Japanese data was also negative, with industrial production falling by 1.2% (month-on-month), according to provisional figures for July, when a 1.7% rise had been expected.  In addition, forecasts (which are not always accurate) suggest that the figure will rise by just 0.1% in August to be followed by a 3.3% drop in September.

Market details

On the London Metal Exchange, copper for delivery in three months was holding at around $7,667 per tonne earlier this week, up from $7,619 a week earlier.  Holdings of copper in warehouses approved by the exchange eased to 218,800 tonnes earlier this week from 234,200 tonnes a week earlier.  There were also reports of a strike at the Chilean port of Antofagasta, though shippers generally divert cargoes, if they need to.

Three month aluminium was trading at around $1,947 per tonne earlier this week, up from $1,912 a week earlier.  LME stocks stood at 4,878,475 tonnes against 4,893,375 tonnes a week earlier.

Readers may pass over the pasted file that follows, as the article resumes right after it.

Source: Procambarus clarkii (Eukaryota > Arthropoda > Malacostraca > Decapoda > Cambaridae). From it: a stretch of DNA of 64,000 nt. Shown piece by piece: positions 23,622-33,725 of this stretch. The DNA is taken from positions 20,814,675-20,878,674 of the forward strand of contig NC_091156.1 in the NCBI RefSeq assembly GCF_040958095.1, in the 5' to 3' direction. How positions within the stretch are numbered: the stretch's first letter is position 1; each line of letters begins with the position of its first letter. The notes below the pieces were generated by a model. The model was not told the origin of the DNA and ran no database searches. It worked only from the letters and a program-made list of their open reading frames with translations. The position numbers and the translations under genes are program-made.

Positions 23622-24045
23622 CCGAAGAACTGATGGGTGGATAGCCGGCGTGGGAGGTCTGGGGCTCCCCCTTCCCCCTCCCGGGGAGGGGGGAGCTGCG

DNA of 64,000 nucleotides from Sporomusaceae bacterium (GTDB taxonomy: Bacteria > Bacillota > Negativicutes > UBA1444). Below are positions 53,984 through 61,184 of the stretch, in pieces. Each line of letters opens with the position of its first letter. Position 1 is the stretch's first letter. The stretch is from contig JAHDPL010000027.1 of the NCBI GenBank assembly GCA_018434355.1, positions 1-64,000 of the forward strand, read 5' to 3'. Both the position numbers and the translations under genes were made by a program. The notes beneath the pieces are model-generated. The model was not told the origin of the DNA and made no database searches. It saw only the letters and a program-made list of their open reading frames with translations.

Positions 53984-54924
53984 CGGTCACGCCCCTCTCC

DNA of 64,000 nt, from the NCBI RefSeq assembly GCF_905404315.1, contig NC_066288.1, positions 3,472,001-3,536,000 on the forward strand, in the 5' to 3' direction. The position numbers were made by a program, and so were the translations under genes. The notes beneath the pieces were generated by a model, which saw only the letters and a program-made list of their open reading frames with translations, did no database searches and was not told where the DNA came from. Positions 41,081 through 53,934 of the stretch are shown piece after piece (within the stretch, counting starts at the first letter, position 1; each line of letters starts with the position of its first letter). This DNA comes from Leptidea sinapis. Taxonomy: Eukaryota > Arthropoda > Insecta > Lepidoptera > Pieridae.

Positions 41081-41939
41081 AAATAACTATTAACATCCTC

Three month aluminium alloy was quoted at around $1,785 per tonne earlier this week, barely changed from $1,780 a week earlier; LME stocks amounted to 83,660 tonnes, having fallen from 88,440 tonnes a week earlier.

Three month nickel was trading at around $16,229 per tonne, down from $16,391 a week earlier.  LME stocks rose to 119,724 tonnes, from 115,236 tonnes a week earlier.

Three month zinc was quoted at around $1,881 per tonne earlier this week, up from $1,865 a week earlier.  LME stocks were 949,550 tonnes earlier this week, against 961,425 tonnes a week earlier.

Three month lead was trading at around $2,004 per tonne earlier this week, up from $1,963 a week earlier.  LME holdings were 305,725 tonnes, down from 314,200 tonnes a week earlier.

Three month tin was eased to around $19,699 per tonne earlier this week, from $20,800 a week earlier.  The decline followed the resumption of spot sales by the Indonesian producer PT Timah.  LME stocks rose to 11,685 tonnes earlier this week from 11,560 tonnes a week earlier.